February 12 is my site presentation which means my supervisor and our technical guru will visit my site to meet with my villagers, explain Peace Corps, my background, expectations the village should have of me and Peace Corps has of my village to support me. During this time, they also inspect my future living space: a classroom in an old, unused school building. I love my host family but can’t wait to move, have my own space, and make my own food again! I’m busy finishing my family visits and ensuring everyone has an invitation to the gathering.

Recently my family made chipa, a very popular bread made of corn and mandioca flour and usually shaped like a bagel or baguette. We enjoyed a breakfast of chipa and hot chocolate in the coolness and sunrise of one early morning. This reminded me of the croissants and delicious hot chocolate I had years ago in a tiny French café while chaperoning my daughter’s eighth grade class in Quebec City.

Random additions:

I recently finished reading “Water for Elephants” by Sara Gruen (couldn’t put it down and read it in one day) and “Three Cups of Tea” by Greg Mortenson and David Oliver Relin. “Three Cups” portrays Greg’s life as a mountain climber who went on to build schools for children in the Himalayan mountains of Pakistan and Afghanistan. If you’re a climber, interested in other cultures and/or the politics pre-and-post- 9/11 of Pakistan and Afghanistan this one might peak your interest. Next is the sequel to “Three Cups” called “Stones into School” which I am liking even better.

“Air tissue” is a popular practice here. Plus it helps with trash management. I’ve never seen a Paraguayan use a paper tissue.

It is common for Paraguayans to cook meals in a single pot. This is why stews or “caldo” is so popular. It is also very common for vegetables and meat to be cut into tiny pieces. Fewer pans, less clean up, faster cooking and thus less fuel used.

One day at the bus stop I met a woman with 14 siblings, 11 of whom were living. But she doesn’t take the record. Last week I met someone whose cousin had 17 kids and none were twins!

On my walk home from the bus one day, courtesy of a fantastic view of the prairie, I counted the smoke from 11 prairie fires. Our normally cloudless, bright blue sky was hazy for the next couple days. Everything is dangerously dry from the drought.

When you visit a Paraguayan family, their hospitality second to none, they always end the visit asking when you will visit again. At first, I just thought they enjoyed the visit and wanted me to come back. Later I realized it’s what they all say to conclude a visit. Haha!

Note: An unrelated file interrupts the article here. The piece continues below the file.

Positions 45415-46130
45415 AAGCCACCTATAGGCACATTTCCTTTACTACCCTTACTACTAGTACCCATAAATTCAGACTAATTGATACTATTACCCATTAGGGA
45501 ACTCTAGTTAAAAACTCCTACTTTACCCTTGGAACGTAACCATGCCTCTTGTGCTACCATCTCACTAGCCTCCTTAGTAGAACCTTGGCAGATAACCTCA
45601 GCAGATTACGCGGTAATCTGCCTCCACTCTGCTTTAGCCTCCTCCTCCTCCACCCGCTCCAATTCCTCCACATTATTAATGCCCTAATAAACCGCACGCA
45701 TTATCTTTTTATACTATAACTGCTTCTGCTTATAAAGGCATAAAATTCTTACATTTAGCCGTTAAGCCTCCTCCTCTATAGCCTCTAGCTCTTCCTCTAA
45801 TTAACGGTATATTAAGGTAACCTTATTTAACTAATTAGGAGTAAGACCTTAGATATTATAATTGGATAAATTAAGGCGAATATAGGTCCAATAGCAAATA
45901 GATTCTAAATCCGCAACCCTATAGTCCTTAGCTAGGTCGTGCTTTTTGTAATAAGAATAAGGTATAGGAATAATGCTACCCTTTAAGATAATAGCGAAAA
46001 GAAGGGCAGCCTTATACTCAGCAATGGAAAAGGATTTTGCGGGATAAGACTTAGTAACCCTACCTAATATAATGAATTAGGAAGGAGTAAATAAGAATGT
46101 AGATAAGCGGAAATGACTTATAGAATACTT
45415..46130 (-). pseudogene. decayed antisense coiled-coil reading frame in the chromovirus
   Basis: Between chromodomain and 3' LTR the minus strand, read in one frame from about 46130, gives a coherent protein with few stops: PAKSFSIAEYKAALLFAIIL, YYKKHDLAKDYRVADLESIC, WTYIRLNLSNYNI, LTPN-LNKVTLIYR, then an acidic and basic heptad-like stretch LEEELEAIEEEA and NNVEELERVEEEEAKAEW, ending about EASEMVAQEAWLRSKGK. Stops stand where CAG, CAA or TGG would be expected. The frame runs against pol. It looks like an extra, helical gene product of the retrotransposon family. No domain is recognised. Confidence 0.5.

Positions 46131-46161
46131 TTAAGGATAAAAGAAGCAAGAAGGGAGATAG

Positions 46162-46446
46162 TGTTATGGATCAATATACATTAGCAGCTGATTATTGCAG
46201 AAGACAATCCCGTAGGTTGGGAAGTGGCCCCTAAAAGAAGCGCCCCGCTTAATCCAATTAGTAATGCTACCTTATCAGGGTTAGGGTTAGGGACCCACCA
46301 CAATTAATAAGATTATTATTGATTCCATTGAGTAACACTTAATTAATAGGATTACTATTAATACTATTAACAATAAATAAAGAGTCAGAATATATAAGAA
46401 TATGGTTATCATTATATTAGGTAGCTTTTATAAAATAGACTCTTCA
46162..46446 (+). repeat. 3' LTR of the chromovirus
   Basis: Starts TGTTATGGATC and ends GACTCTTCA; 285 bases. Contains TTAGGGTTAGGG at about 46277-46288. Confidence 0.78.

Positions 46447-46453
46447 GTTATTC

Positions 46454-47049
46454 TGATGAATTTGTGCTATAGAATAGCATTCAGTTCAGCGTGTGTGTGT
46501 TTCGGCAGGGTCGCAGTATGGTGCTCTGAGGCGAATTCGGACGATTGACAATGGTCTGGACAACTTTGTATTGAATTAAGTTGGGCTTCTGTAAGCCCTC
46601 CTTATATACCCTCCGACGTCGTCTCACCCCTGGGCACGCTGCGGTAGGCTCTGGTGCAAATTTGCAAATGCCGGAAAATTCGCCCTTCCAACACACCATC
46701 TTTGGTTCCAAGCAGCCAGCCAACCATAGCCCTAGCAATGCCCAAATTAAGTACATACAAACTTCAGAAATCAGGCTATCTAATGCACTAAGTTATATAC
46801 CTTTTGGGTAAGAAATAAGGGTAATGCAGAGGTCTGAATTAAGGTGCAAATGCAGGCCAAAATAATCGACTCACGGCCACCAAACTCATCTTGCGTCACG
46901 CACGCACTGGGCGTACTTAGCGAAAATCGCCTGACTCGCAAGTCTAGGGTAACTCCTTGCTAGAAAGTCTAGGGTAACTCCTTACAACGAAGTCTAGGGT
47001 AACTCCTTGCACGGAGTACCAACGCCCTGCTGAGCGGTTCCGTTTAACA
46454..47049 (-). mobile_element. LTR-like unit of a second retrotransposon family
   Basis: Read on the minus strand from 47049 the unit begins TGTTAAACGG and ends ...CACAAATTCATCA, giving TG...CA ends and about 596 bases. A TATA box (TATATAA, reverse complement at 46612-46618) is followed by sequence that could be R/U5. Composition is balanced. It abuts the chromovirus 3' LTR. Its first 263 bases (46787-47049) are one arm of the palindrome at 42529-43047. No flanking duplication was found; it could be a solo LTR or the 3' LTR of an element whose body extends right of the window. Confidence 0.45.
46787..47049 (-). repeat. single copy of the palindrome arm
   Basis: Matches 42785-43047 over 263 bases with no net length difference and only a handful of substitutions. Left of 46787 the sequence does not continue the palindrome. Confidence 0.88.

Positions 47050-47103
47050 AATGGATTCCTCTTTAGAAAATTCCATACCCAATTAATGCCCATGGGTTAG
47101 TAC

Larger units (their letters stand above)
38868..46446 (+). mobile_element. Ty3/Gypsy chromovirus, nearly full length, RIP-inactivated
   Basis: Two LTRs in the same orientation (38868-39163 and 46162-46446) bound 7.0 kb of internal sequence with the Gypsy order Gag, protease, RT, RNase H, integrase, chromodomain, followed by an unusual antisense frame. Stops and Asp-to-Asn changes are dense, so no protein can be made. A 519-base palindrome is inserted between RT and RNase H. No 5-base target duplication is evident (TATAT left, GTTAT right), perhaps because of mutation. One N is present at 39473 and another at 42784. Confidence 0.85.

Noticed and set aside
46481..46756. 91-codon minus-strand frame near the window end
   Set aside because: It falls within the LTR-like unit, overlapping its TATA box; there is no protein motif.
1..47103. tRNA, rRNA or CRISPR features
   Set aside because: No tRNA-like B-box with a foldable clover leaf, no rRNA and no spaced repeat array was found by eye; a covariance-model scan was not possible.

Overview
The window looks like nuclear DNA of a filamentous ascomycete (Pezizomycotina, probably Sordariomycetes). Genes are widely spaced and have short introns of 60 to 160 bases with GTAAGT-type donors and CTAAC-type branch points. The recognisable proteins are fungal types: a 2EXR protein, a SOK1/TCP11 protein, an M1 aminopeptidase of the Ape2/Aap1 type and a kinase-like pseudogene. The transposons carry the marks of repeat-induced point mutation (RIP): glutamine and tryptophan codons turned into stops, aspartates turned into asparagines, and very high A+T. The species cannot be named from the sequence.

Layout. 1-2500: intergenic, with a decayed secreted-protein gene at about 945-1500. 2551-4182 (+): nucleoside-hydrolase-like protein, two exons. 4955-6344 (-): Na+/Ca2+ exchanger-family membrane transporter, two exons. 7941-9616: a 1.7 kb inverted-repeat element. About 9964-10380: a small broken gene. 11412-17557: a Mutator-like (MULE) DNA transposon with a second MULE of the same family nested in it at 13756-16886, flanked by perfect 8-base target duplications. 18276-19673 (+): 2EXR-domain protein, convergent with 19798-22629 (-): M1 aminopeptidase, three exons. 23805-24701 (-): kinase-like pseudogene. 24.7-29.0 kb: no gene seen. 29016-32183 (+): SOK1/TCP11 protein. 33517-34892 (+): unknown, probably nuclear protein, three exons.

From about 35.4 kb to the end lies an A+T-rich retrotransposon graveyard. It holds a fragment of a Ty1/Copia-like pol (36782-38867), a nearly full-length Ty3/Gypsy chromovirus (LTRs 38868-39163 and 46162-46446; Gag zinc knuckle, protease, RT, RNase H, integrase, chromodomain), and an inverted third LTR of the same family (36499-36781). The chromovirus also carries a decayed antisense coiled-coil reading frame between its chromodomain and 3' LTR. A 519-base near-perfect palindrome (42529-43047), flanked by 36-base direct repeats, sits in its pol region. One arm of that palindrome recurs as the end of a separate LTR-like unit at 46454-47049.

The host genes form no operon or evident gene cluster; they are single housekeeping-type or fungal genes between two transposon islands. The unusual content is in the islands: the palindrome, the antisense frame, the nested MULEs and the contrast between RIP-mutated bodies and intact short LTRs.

Condiments here like mayo and ketchup are sold in small, single serve squeezable pouches, convenient for those who have no refrigeration. Spices are sold in small plastic sleeves but I’m not sure why this convention is popular. Perhaps to be used more rapidly to prevent insect infestation? I remember while working for Hannaford that our Latino populations in the US prefer the same type of spice packaging over the flip-top or screw-top canister style with which I grew up.

Don’t forget to tell your favorites that you love them.

Categories: Peace Corps Paraguay | Tags: , , , , , , , , , , , , , , , , , , , , , , , , , , , , , , | 1 Comment

The day the well went dry and the cow gave powdered milk

Jan 22, 2013

“…explore the beauty of silence, and get your friends to appreciate it too…It’s amazing how refreshing it can be to share silent moments with people you really enjoy.” – How Yoga Works, Geshe Michael Roach & Christie McNally

We officially have a sequia (drought) on our hands across PY. The ground is cracking, trees are limp, the cattle are irritable for eating crunchy, brown grass and all of their usual watering holes are dry. We cringe when the trucks pass the house on their way to or from the river to buy sand as dust billows in massive red clouds in their wake, rolling across the pasture, into windows, onto clean laundry drying on the line. On Saturday our well went dry. One might think a family of 6 plus guests might be nervous about such a situation but they are quite tranquilo indeed. They’ve done this before and spoke matter-of-factly that the Professor would take the tractor to the next pueblo and bring back drinking, cooking and bath water as long as they would let him. It seems he is friends with the owners of the sugar cane factory who have this extra water. Every drop is precious. I guess it’s a good thing I’m no longer fazed with moss, fern bits or the occasional beetle floating in the bucket of drinking water in the kitchen. I’ll take what I can get. Though the 40 liter barrel is the same one used to catch rainwater from the roof and I question its cleanliness. It’s a tough spot to be in- needing water but having no control over the hygiene of the containers. In the meantime, kids were asked to consolidate bathroom trips to minimize water use, waste water from dishes is tossed on the pasture to preserve what little green is struggling to survive and we’ll be doing our laundry in the rio (river) along with several other families. Since I can’t ride the moto, which is how the rest of the family will get there, I’m negotiating with the neighbor, Isabel’s sister, to let me take her ox cart instead of walking that six mile roundtrip in the sun with a bag of clothes. The ox look like they’re going slow but they’re actually faster than my fastest walk. We’ll see. Over breakfast Isabel joked that it is now so dry her cow is giving powdered milk. Personally, I’m waiting for the chocolate! Haha